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6 students (virtually) share what they’ve learned over the past year

By Valerie Quirk on February 12, 2021 in News + Updates



The TED-Ed community consists of thousands of amazing students around the world. Each year, the TED-Ed team designs ways to bring students together and connect over ideas worth spreading.

In January 2021, TED-Ed hosted the first ever Exploring Together virtual event: a student-only event series focused on amplifying student ideas, forging global connections, and celebrating the talent, resilience, and accomplishments of students in the TED-Ed Student Talks Program.

Over 300 students from 35 countries around the world came together to celebrate student ideas and connect. Participants watched six different student talks, listened as featured students interviewed each other, and engaged in breakout rooms to share ideas and takeaways from each talk.

To kick off the event, attendees watched a clip from Saint Andrew’s School’s TEDx event which brought students together virtually for an incredible music and dance performance.

Next, the main feature: Student Talks! Here are the six students from the TED-Ed Student Talks Program who shared their ideas during the Exploring Together event:

Session 1

Why I no longer tell myself to “stop crying” – Larry Cruz

School/Organization: Mount Carmel School

Location: Northern Mariana Islands

When student Larry Cruz was 6-years-old, he has a vivid memory of being told to “stop crying” after falling. Now as a high school student, Larry wishes that, “ 6-year-old Larry was given the freedom to cry.” In this inspiring Talk, Larry explains the harms of toxic masculinity and his journey to overcome its influence on him. Larry asks us to think about how we interact with the boys and men in our lives by asking, “where does the pain go if we cannot let it out? Where does the pain go if we pretend it doesn’t exist?”

The unexpected challenges of living in paradise – Aleia Santos

School/Organization: Mount Carmel School

Location: Northern Mariana Islands

When Aleia Santos first found out her family was moving to the Pacific island of Saipan, she was elated. She pictured her future full of days spent swimming, breathtaking sites, and a life in paradise. But soon after their arrival, she found herself feeling alienated and misunderstood, and she struggled to fit in in her new school and community. A confrontation with a teacher changed all of this. In this Talk, Aleia shares her experience and reminds us that no one is ever alone, not even someone who lives on an island.

Learning the art of compromise – Lauren Frankal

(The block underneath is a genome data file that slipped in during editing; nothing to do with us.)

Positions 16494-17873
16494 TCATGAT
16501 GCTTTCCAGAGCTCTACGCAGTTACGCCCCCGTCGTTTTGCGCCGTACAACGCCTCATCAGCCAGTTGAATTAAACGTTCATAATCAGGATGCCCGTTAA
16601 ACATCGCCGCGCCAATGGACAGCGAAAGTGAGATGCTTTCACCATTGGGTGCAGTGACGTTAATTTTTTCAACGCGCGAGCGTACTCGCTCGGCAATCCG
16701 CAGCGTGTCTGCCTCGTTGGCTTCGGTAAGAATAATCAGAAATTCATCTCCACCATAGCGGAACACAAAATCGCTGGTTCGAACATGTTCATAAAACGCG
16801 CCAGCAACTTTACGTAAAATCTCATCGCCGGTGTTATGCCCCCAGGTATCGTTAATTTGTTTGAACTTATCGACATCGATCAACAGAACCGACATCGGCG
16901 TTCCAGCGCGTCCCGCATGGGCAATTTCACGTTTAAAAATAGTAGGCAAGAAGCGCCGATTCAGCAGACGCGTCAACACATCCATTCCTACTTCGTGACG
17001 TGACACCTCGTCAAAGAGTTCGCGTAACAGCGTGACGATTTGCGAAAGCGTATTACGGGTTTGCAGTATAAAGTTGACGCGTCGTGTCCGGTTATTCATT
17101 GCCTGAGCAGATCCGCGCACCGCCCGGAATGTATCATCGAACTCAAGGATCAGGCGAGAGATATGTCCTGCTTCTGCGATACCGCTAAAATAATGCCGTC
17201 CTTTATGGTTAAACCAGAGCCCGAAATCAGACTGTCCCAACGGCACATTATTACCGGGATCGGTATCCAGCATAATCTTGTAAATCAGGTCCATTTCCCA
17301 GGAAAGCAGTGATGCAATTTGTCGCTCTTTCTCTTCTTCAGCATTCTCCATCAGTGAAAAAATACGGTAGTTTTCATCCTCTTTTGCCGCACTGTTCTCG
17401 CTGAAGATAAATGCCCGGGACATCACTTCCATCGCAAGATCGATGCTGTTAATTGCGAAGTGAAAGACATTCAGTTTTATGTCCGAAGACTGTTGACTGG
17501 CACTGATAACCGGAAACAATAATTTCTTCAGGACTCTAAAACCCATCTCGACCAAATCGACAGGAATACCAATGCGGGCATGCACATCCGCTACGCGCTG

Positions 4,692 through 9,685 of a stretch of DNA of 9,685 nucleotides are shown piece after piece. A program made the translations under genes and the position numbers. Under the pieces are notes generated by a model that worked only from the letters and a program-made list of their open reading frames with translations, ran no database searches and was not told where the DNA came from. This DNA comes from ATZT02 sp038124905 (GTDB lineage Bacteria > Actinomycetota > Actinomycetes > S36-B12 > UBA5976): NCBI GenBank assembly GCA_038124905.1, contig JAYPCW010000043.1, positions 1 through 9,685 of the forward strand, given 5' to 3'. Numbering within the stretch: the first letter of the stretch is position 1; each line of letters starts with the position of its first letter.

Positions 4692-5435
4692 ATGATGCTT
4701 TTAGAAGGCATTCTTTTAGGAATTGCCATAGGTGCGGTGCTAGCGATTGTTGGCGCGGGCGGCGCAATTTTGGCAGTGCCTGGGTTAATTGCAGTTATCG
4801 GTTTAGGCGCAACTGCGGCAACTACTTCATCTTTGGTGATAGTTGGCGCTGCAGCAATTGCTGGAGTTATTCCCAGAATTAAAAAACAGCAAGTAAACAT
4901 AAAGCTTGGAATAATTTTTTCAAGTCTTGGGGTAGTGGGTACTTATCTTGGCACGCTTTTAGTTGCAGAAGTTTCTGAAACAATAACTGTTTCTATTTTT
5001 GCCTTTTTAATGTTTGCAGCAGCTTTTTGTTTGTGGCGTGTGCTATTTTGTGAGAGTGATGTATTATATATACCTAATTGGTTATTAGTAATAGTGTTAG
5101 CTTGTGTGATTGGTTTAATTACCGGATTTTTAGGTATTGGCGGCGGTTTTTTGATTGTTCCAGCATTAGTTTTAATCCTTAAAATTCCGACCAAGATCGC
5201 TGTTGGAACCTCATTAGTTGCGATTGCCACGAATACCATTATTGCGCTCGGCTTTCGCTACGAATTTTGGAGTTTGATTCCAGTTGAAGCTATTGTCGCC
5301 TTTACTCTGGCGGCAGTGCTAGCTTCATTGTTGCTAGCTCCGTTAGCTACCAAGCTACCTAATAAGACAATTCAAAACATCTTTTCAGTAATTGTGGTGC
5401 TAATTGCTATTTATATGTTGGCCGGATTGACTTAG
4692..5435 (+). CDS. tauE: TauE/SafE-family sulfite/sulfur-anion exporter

School/Organization: BBYO

Location: United Kingdom

“Compromise isn’t always a win-win situation,” in fact, it’s often the exact opposite. And that’s okay, says student Lauren Frankal. Our daily lives are filled with constant compromise: from negotiating curfew with your parents, to letting someone walk first through a door, or countries settling disputes. All these acts make us better, more self-aware and less self centered. In this Talk, Lauren shares the universal importance of compromise.

Session 2

Speech isn’t the only way to communicate – Kendall Albrecht

School/Organization: Rolling Hills Middle School

Location: United States

How would you communicate with others if you were unable to speak? Speech is just one way of communicating, says student Kendall Albrecht. For those with a disability that impedes speech, there are many systems and strategies that allow them to convey thoughts and feelings while being non-verbal— it’s called AAC, or Augmented and Alternative Communication. In this Talk, Kendall challenges how we think of communication and highlights the benefits of AAC.

What I’ve learned from living in 4 different countries – Shreya Joshi

School/Organization: Metea Valley High school

Location: United States

Moving between four countries as a child may sound like a hectic and stressful way to grow up. But for student Shreya Joshi, it was an opportunity— an opportunity to learn, grow, and become more adaptable. “We love predictability [and] certainty because we can prepare for what’s to come,” but life often doesn’t work this way. In this Talk, Shreya shares why adaptability is an essential life skill, and how you can develop it in your own life.

I have over 60 people in my family. Here’s what I’ve learned. – Paul Quense

As the youngest of seven siblings, 56 cousins, two in-laws, one nephew, and a dog, Speaker Paul Quense knows a thing (or 60!) about having a big family. While challenging at times, Paul explains how being a member of a large family can teach important life skills like patience, teamwork, and responsibility. In this energizing Talk, Paul explains how his above-averagely-sized household helps him grow as an individual, and he shares some tips to help us all reflect on the many ways our families shape us.

Learn more about the Student Talks Program and how Student Talks groups are celebrating student ideas virtually all around the world.

Tags: TED-Ed Student Talks, Student Talks Program, Student Voice, virtual events